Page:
The MISSING COLD …Scripps Institute Now Projects Major, Powerful La Niña To Surface Late This Year

Yesterday I posted on how weather models have been forecasting a bitter cold mid March for much of Europe.

This has now been confirmed by Joe Bastardi at his latest Saturday Summary here beginning at about 3 minutes into the report.

Not only does the GFS show bitter cold for mid March taking hold across Europe but so does the European model. Joe states at 3:22:

Europe has been very cold the past several days and will continue to be cold. It’ll warm up and then turn very very cold there again.”

Powerful La Niña in the pipeline

But what was more interesting in yesterday’s Saturday Summary was the Scripps forecast for the El Niño Southern Oscillation (ENSO), which currently projects a La Niña with a value of -2.64 to be reached by the end of the year, see 18:00 mark.

Sat Sum 2016_03_05


By December/January 2016/17, a powerful La Niña is forecast to disrupt global weather, usher a major cooling. Source: WeatherBell Saturday Summary

A value of -2.64 is pretty intense. Though Joe does not think the La Niña will get that extreme when all is said and done, it’s clear that a significant event is very likely looming. Joe says Scripps is forecasting a stronger La Niña then what the El Niño was.

I wonder if we are going to be hearing about that from the alarmist side.

The veteran Weatherbell Analytics meteorologist points out that over the past decade the global equatorial Pacific sea surface temperature has been on the cool side more often – a fact that bodes ill for those with bets placed on continued alarming global warming. Expect more data fudging alterations ahead.

Add to this intense La Niña the cooling North Atlantic and solar activity that is tapering off, and all the ingredients are there for inconvenient cooling over the next years.


15 responses to “The MISSING COLD …Scripps Institute Now Projects Major, Powerful La Niña To Surface Late This Year”

  1. Kevin R. Lohse

    That perceived cooling will be due to natural variation masking the increasing heat being trapped by Anthropogenic Greenhouse Gases in acidifying oceans. It’s really much worse than they thought – Betcha.

  2. John F. Hultquist

    We just got 1 inch of rain in 10 hours.
    Yearly average is 9 inches.
    Some local flooding.
    Better than freezing, I think.
    I am not looking forward to major cooling.

    Thanks Pierre.

  3. sod

    Why do we not focus on the current extreme warm, even in the UAH data?

    Why would the most important topic again be a forecast, that might happen or might not?

    We know that the satellite data is trailing behind surface data. so we will see some more warm, before it might even get cold.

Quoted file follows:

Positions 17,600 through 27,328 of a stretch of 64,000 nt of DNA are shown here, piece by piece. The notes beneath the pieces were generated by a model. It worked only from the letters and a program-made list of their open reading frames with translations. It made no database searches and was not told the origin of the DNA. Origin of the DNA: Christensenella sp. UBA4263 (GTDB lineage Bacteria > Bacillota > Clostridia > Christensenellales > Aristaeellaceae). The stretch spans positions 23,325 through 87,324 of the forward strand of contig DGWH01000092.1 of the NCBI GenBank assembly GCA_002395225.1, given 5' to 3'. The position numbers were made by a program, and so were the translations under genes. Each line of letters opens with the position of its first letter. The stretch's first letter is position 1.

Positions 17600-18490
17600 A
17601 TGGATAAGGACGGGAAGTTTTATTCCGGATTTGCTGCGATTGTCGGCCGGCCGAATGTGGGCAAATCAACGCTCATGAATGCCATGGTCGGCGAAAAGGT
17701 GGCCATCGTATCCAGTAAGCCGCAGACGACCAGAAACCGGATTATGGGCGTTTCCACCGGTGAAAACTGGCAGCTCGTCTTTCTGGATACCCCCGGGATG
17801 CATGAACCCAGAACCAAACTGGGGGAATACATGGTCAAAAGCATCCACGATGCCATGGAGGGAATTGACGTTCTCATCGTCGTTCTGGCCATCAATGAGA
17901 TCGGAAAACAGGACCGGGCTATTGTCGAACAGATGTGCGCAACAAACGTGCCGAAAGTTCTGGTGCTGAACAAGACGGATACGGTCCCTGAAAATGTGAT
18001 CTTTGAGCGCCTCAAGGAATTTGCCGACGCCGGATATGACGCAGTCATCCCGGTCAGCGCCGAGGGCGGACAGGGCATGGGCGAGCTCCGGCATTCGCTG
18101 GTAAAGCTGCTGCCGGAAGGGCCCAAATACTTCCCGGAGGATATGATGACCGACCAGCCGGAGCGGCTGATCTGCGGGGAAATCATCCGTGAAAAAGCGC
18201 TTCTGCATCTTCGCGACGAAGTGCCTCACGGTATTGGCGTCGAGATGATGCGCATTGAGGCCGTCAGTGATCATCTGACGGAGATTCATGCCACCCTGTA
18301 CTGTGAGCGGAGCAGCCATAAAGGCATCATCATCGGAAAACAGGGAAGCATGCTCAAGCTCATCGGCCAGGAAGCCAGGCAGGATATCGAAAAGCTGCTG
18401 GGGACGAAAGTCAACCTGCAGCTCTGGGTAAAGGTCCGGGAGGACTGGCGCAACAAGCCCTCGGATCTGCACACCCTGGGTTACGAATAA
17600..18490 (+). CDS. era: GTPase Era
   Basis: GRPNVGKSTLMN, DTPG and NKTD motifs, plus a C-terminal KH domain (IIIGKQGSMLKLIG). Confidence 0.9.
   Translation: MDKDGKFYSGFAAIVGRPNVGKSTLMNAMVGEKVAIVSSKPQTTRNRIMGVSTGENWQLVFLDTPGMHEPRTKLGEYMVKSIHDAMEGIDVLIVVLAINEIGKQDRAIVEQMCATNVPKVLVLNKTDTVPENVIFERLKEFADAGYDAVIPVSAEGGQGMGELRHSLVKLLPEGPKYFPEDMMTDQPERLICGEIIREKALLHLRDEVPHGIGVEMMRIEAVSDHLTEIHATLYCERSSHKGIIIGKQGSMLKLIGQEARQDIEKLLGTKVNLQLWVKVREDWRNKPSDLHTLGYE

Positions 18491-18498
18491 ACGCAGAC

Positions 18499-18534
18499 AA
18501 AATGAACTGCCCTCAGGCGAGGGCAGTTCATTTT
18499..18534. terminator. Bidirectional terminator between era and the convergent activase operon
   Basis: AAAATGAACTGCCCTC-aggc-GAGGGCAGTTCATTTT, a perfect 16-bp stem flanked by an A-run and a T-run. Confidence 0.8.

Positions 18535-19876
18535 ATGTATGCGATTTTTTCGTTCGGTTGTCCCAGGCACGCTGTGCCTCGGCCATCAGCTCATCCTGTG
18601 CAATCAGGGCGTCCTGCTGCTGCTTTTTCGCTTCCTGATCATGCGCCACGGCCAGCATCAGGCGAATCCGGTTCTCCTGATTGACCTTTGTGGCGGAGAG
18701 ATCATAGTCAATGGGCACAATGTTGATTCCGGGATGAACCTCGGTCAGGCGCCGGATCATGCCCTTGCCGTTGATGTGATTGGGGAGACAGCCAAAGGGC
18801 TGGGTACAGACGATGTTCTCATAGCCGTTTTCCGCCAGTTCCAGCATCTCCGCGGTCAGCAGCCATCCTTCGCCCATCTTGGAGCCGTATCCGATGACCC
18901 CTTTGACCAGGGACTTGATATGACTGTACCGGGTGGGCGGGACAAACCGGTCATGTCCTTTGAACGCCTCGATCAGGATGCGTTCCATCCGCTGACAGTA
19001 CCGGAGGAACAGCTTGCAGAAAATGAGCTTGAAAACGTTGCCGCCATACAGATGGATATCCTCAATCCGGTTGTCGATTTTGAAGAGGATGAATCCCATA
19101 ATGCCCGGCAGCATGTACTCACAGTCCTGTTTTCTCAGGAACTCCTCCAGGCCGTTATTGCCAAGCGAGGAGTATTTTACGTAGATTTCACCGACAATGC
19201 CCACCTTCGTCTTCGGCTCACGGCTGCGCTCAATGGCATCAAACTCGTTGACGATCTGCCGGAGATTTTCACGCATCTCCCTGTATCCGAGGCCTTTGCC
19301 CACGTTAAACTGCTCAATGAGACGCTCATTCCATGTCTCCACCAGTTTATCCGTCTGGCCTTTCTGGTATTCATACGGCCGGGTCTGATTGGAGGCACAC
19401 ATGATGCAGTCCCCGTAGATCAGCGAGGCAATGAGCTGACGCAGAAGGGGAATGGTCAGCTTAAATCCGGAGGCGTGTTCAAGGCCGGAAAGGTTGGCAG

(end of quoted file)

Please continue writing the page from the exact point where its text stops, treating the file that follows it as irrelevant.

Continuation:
1. DirkH

      “Why do we not focus on the current extreme warm, even in the UAH data?”

      What? Now you’re a fan of satellite data? How times change.

      Anyway. I’ll keep you informed about whether Munich gets shockfrosted. They don’t have a lot of wind here, I’ll easily manage -40 deg C.

      1. sod

        “What? Now you’re a fan of satellite data? How times change.”

        No, i am not. The satelllite data has a huge problem: El nino is causing huge swings to short trends, and we have only a little amount of data.

    2. AndyG55

      The only place it was “extremely warm” in January and February was in the west European and Eastern Russian WINTER.

      And I bet they were HIGHLY GLAD of that extra couple of degrees.

      1. AndyG55

        That should be western Russia.!

    3. AndyG55

      Hey sob.. have you ever heard of an “El Nino” ?

      Now start to prepare for its little sibling.. La Nina.

      Buy blankets. !!

      1. AndyG55

        Hey, that’s weird, the start quotes “are come up at the bottom of the line” !!

        1. yonason


          Pero ¿dónde está el “enfriamiento?”

  4. Analitik

    Welcome back, sod. We’ve missed your comic relief, here (although I’ve managed to maintain my amusement by viewing your speculations getting shot down on Euan Mearns site, Energy Matters).

    As to why we aren’t focusing on “the current extreme warm”, have you looked at how the temperature peaks at the end of an El Nino event? What we’re seeing is normal

    1. yonason

      Agreed, and if it weren’t for his perenially cheery disposition, he’d be downright annoying.

  5. yonason

    “Expect more data fudging alterations ahead.” – Pierre

    I wonder just how much further they think they can go with this?

    Whatever you do, guys, DON’T look down!

  6. yonason
  7. A C Osborn

    That warm troposphere was actually all that lovely warm air coming up North from tropics due to the change in the Jet Stream and then vanishing in to space. The satellites measured it on it’s way out.
    Thus it is an indication of Global Cooling.

By continuing to use the site, you agree to the use of cookies. more information

The cookie settings on this website are set to "allow cookies" to give you the best browsing experience possible. If you continue to use this website without changing your cookie settings or you click "Accept" below then you are consenting to this. More information at our Data Privacy Policy